Framing Hanley will release their 4th studio album Envy via Thermal Entertainment on February 21st, 2020.
Framing Hanley’s first new album in six years, Envy, is filled with big moments on an epic scale. The result of that is both cathartic and liberating, but also at times, suffers from redundant wordplay that overuses stock cliches and phrases, which can be exhausting to listen. The material comes off way over the top and is melodramatic, but it’s clearly from the heart and a sincere place.
The 12 songs play out like momentual life lessons that sound like grand realizations and epiphanies. Reoccurring themes focus on the quest to find meaning in one’s life without being a toxic person, shaking unhealthy patterns and the ongoing effort to break those chains, working one’s on sobriety and loving one another with respect, maturity and more authenticity than going blindly head long into any relationship based on pure lust. Wrestling with demons is universal and most people deal with that, so the highly-personal and confessional material does speak to the audience drawn in on some or all levels.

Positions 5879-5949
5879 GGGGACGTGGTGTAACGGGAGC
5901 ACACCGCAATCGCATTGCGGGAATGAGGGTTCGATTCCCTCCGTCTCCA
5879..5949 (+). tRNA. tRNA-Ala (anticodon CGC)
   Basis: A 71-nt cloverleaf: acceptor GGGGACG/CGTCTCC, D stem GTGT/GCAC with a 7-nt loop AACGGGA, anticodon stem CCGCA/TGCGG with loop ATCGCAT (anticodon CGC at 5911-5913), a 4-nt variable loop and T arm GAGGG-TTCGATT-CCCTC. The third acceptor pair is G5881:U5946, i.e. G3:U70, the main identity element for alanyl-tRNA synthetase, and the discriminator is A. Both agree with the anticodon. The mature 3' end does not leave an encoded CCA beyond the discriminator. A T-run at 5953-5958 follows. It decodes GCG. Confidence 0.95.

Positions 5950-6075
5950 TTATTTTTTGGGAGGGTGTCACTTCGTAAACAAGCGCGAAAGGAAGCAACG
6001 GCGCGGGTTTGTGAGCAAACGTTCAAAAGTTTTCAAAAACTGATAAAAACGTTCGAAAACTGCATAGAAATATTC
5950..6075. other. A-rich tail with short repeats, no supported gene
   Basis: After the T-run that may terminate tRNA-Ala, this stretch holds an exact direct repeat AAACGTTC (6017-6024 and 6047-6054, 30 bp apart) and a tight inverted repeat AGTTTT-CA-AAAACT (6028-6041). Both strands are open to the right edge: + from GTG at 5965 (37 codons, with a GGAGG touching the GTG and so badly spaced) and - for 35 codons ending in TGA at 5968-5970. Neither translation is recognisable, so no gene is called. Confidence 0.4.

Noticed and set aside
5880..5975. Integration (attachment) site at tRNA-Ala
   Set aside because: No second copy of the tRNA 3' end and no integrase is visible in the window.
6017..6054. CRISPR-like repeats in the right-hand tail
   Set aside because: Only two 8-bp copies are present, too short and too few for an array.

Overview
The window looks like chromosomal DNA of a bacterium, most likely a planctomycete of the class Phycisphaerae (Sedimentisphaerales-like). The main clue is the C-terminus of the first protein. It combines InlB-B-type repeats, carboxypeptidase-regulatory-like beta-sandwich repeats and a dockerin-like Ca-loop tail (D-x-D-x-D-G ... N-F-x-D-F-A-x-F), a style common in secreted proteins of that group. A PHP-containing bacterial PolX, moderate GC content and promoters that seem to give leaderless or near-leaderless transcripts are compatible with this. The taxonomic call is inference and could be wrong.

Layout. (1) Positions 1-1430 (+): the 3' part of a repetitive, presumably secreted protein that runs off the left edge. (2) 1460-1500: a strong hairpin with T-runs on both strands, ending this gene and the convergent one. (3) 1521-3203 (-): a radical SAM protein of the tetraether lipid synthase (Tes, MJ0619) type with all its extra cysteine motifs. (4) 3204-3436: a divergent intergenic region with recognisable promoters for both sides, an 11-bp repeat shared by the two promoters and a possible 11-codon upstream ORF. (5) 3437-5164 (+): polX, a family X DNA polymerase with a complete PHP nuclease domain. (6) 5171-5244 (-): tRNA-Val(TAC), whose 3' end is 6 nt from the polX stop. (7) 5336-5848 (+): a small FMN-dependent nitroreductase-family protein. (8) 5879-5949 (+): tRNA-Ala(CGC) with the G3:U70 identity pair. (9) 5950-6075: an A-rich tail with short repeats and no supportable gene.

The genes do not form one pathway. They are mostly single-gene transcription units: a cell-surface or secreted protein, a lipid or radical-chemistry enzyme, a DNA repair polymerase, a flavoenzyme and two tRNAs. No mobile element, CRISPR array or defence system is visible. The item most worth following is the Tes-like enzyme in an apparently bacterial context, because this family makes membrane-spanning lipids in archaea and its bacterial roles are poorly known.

Listen to Framing Hanley’s single, “Puzzle Pieces,” from their album, Envy:
Clearly, from 1.5 million downloads, over 150 million digital streams and 40 million video views, Framing Hanley is connecting with their fan base in a massive way and doing something right, which has obvious appeal to them. The best cuts on the “Envy,” include “Misery,” “Puzzle Pieces,” “Maeve,” “Carousel,” “The Way Down,” “Throwing Knives,” “Counterfeit” and “Baggage Claim.” Overall, the music is classic indie/emo rock but also incorporates pop, electronic and orchestral elements.
“Envy” strives to be adventurous by covering a lot of musical bases and does create a diverse sound palette. Kenneth Nixon is a good vocalist and had a strong range in this genre. With Ryan Belcher and Nick Brooks on guitars, Jonathan Stoye on bass, and Shad Teems on drums, as a collective unit the band brings the musical muscle, power and foundation to Framing Hanley to match the torrent of emotional complexity and conflict present in ”Envy.”